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The World

Suburban Sprawl Sapping Mediterranean's Water

Rampant development brings ecological peril to Europe. Burgeoning population upsets a delicate balance and an ancient heritage.

October 05, 2003|Mort Rosenblum | Associated Press Writer

Huge supermarkets and furniture outlets line broad new roads. Golden arches announce fast food for people too hurried to dawdle over daube or pistou.

John Wainwright, an erosion specialist at King's College, said destruction of old terraces and catchments means that topsoil built up over centuries can wash away in a single season.

Also, he said, overuse of aquifers near the coast is causing seawater to penetrate in a number of places, polluting the underground reservoirs.

Roger Martin's family has watched the change over at least six generations, farming and tending olives near the village of Ampus, north of here.

"We have lost our contact with the land, with the sense we all had that this is fragile country which we must work together to protect," Martin said.

While scientists have come slowly to agree that global warming and abrupt weather patterns are real, old-timers like the Martins have watched the reality up close.

Farmers all along the Mediterranean know that the vital question is not total rainfall but its pattern: how much falls when, and at what intensity. Season after season, the answers are unsettling.

Martin's son, Eric, oversees 3,000 olive trees at an estate north of St. Tropez. After the trees struggled through the hottest summer in memory this year, a hailstorm stripped them bare.

Now his wife, Lucie, fears that her annual truffle hunt will also be a disaster. Experts predict that the Mediterranean winter harvest of the treasured black fungus will be 70% less than last year's.

As in the United States, drying forests are in peril. Helped by arsonists and careless residents, fires destroyed tens of thousands of acres in France this summer, including huge expanses near St. Tropez.

In France and Italy alone, the loss to farmers may approach $10 billion.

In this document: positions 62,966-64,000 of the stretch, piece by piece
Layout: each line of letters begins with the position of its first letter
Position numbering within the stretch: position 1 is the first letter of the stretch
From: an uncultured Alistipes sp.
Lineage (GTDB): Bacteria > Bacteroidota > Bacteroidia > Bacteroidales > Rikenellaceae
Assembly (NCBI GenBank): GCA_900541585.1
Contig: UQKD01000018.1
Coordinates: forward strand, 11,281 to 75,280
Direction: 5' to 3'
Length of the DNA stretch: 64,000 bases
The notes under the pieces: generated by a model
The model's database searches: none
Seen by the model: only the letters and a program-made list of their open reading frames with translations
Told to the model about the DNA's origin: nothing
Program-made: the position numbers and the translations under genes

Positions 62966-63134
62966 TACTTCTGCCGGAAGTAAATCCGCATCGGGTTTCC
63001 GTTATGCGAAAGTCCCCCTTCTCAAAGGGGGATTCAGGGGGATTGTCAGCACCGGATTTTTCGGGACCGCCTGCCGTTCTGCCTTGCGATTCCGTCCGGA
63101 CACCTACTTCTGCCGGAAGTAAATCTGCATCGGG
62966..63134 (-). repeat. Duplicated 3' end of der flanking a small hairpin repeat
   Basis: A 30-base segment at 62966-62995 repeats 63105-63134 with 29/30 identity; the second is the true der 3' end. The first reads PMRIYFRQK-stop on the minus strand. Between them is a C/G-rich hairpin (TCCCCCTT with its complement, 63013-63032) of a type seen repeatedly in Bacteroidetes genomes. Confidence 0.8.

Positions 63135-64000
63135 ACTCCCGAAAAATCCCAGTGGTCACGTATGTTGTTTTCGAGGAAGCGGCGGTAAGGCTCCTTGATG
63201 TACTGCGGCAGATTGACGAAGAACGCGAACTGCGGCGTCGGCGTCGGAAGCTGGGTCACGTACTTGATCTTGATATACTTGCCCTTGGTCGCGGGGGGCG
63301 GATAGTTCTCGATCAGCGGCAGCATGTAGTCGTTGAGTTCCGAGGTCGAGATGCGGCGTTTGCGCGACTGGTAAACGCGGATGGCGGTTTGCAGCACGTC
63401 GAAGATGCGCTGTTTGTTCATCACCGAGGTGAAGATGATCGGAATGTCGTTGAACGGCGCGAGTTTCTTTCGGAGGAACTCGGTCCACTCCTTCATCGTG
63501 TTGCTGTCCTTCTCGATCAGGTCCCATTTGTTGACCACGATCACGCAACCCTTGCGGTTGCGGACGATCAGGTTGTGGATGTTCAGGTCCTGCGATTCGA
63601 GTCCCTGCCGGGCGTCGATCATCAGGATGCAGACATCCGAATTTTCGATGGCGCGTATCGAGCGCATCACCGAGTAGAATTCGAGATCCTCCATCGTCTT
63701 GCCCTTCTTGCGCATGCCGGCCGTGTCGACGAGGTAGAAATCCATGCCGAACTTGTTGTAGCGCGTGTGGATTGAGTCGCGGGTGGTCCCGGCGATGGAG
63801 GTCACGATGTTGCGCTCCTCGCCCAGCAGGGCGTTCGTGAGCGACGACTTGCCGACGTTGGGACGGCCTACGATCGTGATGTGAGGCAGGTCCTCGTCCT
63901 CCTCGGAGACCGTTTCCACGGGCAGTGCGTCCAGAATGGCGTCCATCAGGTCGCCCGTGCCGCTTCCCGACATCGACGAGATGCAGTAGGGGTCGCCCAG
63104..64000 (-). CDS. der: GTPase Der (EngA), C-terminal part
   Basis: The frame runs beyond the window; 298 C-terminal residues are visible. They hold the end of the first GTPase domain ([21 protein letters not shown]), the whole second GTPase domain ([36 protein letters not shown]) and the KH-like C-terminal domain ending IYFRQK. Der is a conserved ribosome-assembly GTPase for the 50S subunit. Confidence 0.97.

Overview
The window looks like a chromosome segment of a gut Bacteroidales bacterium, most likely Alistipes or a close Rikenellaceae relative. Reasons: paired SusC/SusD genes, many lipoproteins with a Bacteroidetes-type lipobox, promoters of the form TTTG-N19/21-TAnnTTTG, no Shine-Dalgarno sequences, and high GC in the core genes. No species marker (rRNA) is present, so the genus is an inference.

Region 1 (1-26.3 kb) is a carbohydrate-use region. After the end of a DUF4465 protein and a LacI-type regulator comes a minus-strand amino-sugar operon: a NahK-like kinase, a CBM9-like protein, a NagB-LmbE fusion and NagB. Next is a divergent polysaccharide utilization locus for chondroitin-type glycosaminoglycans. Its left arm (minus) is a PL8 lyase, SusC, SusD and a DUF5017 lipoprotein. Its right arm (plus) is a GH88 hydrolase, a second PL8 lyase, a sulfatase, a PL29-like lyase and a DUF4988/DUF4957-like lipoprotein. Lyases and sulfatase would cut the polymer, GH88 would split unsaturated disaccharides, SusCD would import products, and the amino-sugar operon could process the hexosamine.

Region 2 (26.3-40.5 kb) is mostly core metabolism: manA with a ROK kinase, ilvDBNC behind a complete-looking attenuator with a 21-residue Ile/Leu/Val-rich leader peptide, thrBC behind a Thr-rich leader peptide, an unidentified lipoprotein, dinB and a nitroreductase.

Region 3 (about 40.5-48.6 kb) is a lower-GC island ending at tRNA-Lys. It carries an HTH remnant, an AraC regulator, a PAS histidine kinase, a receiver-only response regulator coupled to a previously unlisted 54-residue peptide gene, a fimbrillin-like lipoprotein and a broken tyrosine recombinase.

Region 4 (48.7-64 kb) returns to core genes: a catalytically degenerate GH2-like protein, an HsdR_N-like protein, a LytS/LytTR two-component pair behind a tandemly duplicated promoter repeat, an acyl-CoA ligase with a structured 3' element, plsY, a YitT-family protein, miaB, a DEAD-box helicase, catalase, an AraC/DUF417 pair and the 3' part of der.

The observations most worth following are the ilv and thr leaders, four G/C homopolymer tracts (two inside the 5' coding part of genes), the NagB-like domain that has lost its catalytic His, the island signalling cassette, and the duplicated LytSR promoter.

Over the winter, it was floods. Deluges overflowed built-up riverbanks and ran off vast paved areas that once absorbed heavy rainfall. Dozens of people were killed, and old farms were washed away.

France is far better off than Spain or Italy. The 505-mile Rhone waters its center, snow from the Alps and Pyrenees feed aquifers, and the Canal de Provence supplies much of the south.

Still, stark pictures suggest a fearful future.

Treille, perched on a mountain near Marseille, is where Marcel Pagnol imagined his classic novel "Jean de Florette." In it, a girl done wrong paralyzes the village by blocking off its spring.

Today, unblocked, the spring emits a mere trickle. A nearby village's 200-year-old chestnut tree just died because the water table is too low for its roots.

Rhone Valley farmers may have plenty of water, as do those along well-maintained irrigation canals. But where the land starts to climb, they are dependent on groundwater wells.

Even when water remains at its old levels, the demand is often so much higher that sources simply run dry. With the balance so precarious, drought can spell calamity.

By midsummer, the Po, which waters much of northern Italy, had dwindled to a trickle. Most European rivers suffered. The Danube dropped so low that scuttled German tanks from World War II suddenly surfaced.

Pressure on the land has worsened in recent years because European Union subsidies encourage water-intensive agriculture in places too dry to support it.

And now, global weather patterns are compounding the damage with alarming regularity.

Geoff Love, an Australian who just left the U.N. World Meteorological Organization after years as secretary of the 1,500-member Intergovernmental Panel on Climate Change, is worried.

"We've reached the point where we are modifying the climate, and we have to manage the impact because we have taken out the major feedback systems," he said. "Nature can't take care of itself."

For example, he said, land erosion and dried-out fields are forcing animals to migrate north, but they are blocked by freeways and new construction. As a result, many die.

Wild fruits and plant species are vanishing in places where they once flourished.

Love predicted that the climate-change panel's fourth assessment, due in 2007, would focus on regional rather than planetary warming, and he called the northern Mediterranean an area of serious concern.

"This is a grinding, slow, drying-out process," he said. At the same time, he added, "when change occurs, it is with dramatic extremes." In short, he said, droughts and floods may be routine.

Experts discuss such solutions as channeling water off the Rhone to supply Catalonia in Spain. But even then, only users connected to a grid would benefit. Isolated areas would suffer.

Coastal regions might build plants to desalinate sea water. But these require valuable seaside land and large investments, and can't provide enough water for agriculture.

The only real answer, specialists say, is what is already being done across the Mediterranean in North Africa: to find ways of sharing water among cities, vacation complexes, farms and industrial users. But people who work every day at the practical level are dubious.

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